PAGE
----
Creating software is a process of refining a concept to an implementation. This process consists of several stages represented by documents, models and plans at several levels of abstraction. Mostly, the refinement process requires creativity of the programmers, but sometimes the task is boring and repetitive. This repetitive work is an indication that the program is not written at the most suitable level of abstraction. The level of abstraction offered by the used programming language might be too low to remove the recurring code. Code generators can be used to raise the level of abstraction of program specifications and to automate the repetitive work. This thesis focuses on code generators based on templates. Templates are one of the techniques to implement a code generator. Templates allow extension of the syntax of a programming language, enabling generative programming without modifying the underlying compiler. Four artifacts are involved in a template based generator: templates, input data, a template evaluator and output code. The templates we consider are a concrete (incomplete) representation of the output document, i.e. object code, that contains holes, i.e. the meta code. These holes are filled by the template evaluator using information from the input data to obtain the output code. Templates are widely used to generate HTML code in web applications. They can be used for generating all kinds of text, like e-mails or (source) code. In this thesis we limit the scope to the generation of source code. The central research question is how the quality of template based code generators can be improved. Quality, in general, is a broad notion and our scope is limited to the technical quality of templates and generated code. We focused on improving the maintainability of template based code generators and the correctness of the generated code. This is facilitated by the three main contributions provided by this thesis. First, the maintainability of template based code generators is increased by specifying the following requirement for our metalanguage. Our metalanguage should not be rich enough to allow programming in templates, without being too restrictive to express some code generators. We used the theory of formal languages to specify our metalanguage. Second, we ensure correctness of the templates and generated code. Third, the presented theory and techniques are validated by case studies. These case studies show application of templates in real world applications, increased maintainability and syntactical correctness of generated code. Our metalanguage should not be rich enough to allow programming in templates, without being too restrictive to express some code generators. The theory of formal languages is used to specify the requirements for our metalanguage. As we only consider to generate programming languages, it is sufficient to support the generation of languages defined by context-free grammars. This assumption is used to derive a metalanguage, that is rich enough to specify code generators that are able to instantiate all possible sentences of a context-free language. A specific case of a code generator, the unparser, is a program that can instantiate all sentences of a context-free language. We proved that an unparser can be implemented using a linear deterministic topdown tree-to-string transducer. We call this property unparser-completeness. Our metalanguage is based on a linear deterministic top-down tree-to-string transducer. Recall that the goal of specifying the requirements of the metalanguage is to increase the maintainability of template based code generators, without being too restrictive. To validate that our metalanguage is not too restrictive and leads to better maintainable templates, we compared it with four off-the-shelf text template systems by implementing an unparser. We have observed that the industrial template evaluators provide a Turing complete metalanguage, but they do not contain a block scoping mechanism for the meta-variables. This results in undesired additional boilerplate meta code in their templates. The second contribution is guaranteeing the correctness of the generated code. Correctness of the generated code can be divided in two concerns: syntactical correctness and semantical correctness. We start with syntactical correctness of the generated code. The use of text templates implies that syntactical correctness of the generated code can only be detected at compilation time. This means that errors detected during the compilation are reported on the level of the generated code. The developer is required to trace back manually the errors to their origin in the template or input data. We believe that programs manipulating source code should not consider the object code as text to detect errors as early as possible. We present an approach where the grammars of the object language and metalanguage can be combined in a modular way. Combining both grammars allows parsing both languages simultaneously. Syntax errors in both languages of the template will be found while parsing it. Moreover, only parsing a template is not sufficient to ensure that the generated code will be free of syntax errors. The template evaluator must be equipped with a mechanism to guarantee its output will be syntactically correct. We discuss our mechanism in short. A parse tree is constructed during the parsing of the template. This tree contains subtrees for the object code and subtrees for the meta code. While evaluating the template, subtrees of the meta code are substituted by object code subtrees. The template evaluator checks whether the root nonterminal of the object code subtree is equal to the root nonterminal of the meta code subtree. When both are equal, it is allowed to substitute the meta code. When the root nonterminals are distinct an accurate error message is generated. The template evaluator terminates when all meta code subtrees are substituted. The result is a parse tree of the object language and thus syntactically correct. We call this process syntax safe code generation. In order to validate that the presented techniques increase maintainability and ensure syntactical correctness, we implemented our ideas in a syntax safe template evaluator called Repleo. Repleo has been applied in four case studies. The first case is a real world situation, where it is required to generate a three tier web application from a data model. This case showed that multiple layers of an applications defined in different programming languages can be generated from a single model. The second case and third case are used to show that our metalanguage results in a better maintainable code generator. Our metalanguage forces to use a two layer code generator with separation of concerns between the two layers, where the original implementations are less modular. The last case study shows that ensuring syntactical correctness results in the prevention of cross-site scripting attacks in dynamic generation of web pages. Recall that one of our goals was ensuring the correctness of the generated code. We also showed that is possible to check static semantic properties of templates. Static semantic checks are defined for the metalanguage, for the object language and checks for the situations where the object language is dependent on the metalanguage. We implemented a prototype of a static semantic checker for PicoJava templates using attribute grammars. The use of attribute grammars leads to re-use of the original PicoJava checker. Summarizing, in this thesis we have formulated the requirements for a metalanguage and discussed how to implement a syntax safe template evaluator. This results in better maintainable template based code generators and more reliable generated code.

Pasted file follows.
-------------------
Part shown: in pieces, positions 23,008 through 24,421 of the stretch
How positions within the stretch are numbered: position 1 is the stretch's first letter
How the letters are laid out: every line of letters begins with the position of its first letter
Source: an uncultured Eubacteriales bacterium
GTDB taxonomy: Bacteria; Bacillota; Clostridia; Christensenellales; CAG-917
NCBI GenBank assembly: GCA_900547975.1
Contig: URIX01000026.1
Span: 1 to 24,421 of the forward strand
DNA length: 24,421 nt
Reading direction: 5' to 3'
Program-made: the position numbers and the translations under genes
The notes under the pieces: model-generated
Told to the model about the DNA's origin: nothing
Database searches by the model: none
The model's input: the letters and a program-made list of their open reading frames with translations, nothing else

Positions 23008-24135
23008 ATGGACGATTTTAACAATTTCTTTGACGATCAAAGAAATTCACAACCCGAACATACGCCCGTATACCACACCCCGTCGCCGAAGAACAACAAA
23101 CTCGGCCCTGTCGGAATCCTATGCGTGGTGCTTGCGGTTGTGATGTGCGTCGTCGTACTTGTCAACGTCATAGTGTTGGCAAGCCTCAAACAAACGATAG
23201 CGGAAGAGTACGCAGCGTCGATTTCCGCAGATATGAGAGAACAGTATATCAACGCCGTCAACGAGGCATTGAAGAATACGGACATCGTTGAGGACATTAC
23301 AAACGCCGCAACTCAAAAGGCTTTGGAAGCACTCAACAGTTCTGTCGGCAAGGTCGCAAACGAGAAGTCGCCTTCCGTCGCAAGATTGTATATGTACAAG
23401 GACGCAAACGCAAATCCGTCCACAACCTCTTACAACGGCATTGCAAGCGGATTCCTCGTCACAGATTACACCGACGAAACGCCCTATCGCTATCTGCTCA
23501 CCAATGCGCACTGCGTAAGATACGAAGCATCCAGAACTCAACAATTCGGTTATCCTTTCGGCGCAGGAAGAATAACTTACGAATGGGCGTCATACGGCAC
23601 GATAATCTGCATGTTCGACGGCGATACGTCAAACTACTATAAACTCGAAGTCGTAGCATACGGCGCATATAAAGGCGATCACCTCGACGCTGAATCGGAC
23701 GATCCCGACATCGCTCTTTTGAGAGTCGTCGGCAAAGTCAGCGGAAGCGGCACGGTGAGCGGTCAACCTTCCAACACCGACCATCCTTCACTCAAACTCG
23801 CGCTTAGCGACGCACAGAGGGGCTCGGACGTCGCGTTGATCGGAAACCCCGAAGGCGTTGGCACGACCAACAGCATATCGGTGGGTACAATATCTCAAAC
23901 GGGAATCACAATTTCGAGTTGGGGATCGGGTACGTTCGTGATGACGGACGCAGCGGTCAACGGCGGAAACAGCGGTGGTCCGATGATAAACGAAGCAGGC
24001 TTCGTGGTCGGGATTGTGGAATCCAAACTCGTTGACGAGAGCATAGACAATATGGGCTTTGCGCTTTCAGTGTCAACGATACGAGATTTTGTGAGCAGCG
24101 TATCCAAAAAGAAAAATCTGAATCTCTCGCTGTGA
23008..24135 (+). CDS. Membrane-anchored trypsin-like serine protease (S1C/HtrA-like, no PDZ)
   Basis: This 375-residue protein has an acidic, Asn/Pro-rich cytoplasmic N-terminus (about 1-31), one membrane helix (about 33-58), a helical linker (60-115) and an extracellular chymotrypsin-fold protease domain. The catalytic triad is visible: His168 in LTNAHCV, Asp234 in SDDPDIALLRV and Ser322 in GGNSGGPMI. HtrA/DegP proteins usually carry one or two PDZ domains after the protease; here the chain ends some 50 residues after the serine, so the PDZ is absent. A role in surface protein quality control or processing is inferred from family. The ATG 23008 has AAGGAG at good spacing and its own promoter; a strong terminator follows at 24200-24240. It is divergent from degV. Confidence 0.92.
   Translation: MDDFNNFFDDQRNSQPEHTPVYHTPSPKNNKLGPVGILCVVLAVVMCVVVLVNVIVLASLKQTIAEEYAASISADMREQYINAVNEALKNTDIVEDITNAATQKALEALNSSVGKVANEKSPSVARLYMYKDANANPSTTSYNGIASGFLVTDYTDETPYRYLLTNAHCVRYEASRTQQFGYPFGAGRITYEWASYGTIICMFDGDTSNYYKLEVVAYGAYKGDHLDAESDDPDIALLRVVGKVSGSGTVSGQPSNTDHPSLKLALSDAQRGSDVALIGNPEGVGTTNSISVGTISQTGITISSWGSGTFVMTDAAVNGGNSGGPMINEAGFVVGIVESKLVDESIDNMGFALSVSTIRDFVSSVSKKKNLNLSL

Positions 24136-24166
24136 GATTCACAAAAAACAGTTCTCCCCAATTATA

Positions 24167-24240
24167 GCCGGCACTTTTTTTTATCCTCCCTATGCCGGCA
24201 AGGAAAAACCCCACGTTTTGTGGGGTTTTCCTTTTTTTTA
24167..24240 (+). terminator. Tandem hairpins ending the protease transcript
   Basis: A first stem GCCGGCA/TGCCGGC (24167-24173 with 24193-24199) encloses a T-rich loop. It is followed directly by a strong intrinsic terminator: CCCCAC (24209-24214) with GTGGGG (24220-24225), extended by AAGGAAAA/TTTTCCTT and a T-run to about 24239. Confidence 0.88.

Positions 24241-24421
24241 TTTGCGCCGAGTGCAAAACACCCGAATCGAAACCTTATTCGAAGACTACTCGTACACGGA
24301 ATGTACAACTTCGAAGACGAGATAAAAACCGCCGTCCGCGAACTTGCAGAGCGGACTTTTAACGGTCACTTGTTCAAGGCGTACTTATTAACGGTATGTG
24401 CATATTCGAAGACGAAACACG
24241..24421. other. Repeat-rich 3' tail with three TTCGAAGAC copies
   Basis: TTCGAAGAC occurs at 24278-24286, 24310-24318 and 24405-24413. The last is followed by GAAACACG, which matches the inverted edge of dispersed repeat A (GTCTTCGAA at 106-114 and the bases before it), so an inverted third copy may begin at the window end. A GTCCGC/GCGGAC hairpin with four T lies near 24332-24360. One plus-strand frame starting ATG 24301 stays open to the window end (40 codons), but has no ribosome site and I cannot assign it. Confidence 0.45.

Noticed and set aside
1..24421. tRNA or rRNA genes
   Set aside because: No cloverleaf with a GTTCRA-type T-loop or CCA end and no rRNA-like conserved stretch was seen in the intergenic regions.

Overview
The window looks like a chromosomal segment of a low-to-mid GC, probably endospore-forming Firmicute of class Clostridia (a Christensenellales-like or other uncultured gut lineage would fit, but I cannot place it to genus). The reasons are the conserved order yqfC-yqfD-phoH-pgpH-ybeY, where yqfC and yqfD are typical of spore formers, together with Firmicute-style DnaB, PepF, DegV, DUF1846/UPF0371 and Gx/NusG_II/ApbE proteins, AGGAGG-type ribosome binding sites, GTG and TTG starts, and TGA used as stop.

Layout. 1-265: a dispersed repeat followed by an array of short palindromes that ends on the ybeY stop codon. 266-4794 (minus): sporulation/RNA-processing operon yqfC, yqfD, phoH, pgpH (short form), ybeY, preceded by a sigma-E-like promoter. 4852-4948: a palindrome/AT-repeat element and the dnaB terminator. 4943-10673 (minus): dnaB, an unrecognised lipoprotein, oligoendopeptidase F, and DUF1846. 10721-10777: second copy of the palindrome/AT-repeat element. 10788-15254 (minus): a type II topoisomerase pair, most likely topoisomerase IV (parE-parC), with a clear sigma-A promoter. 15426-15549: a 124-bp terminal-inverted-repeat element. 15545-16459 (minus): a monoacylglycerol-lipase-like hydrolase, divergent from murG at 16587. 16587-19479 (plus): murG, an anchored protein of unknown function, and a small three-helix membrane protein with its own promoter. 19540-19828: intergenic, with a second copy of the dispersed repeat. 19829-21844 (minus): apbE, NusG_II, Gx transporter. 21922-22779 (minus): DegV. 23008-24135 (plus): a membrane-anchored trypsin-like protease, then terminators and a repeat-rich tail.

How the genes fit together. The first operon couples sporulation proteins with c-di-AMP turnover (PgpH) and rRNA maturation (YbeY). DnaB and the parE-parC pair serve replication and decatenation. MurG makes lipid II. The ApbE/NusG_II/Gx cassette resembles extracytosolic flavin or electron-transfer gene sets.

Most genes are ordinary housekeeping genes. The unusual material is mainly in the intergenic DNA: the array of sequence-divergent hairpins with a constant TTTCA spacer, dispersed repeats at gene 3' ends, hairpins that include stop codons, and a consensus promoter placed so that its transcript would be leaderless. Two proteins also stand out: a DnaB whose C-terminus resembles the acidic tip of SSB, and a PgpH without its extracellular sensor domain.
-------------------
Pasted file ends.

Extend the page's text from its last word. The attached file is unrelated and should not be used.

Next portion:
|Qualification||Doctor of Philosophy|
|Award date||1 Feb 2011|
|Place of Publication||Eindhoven|
|Publication status||Published - 2011|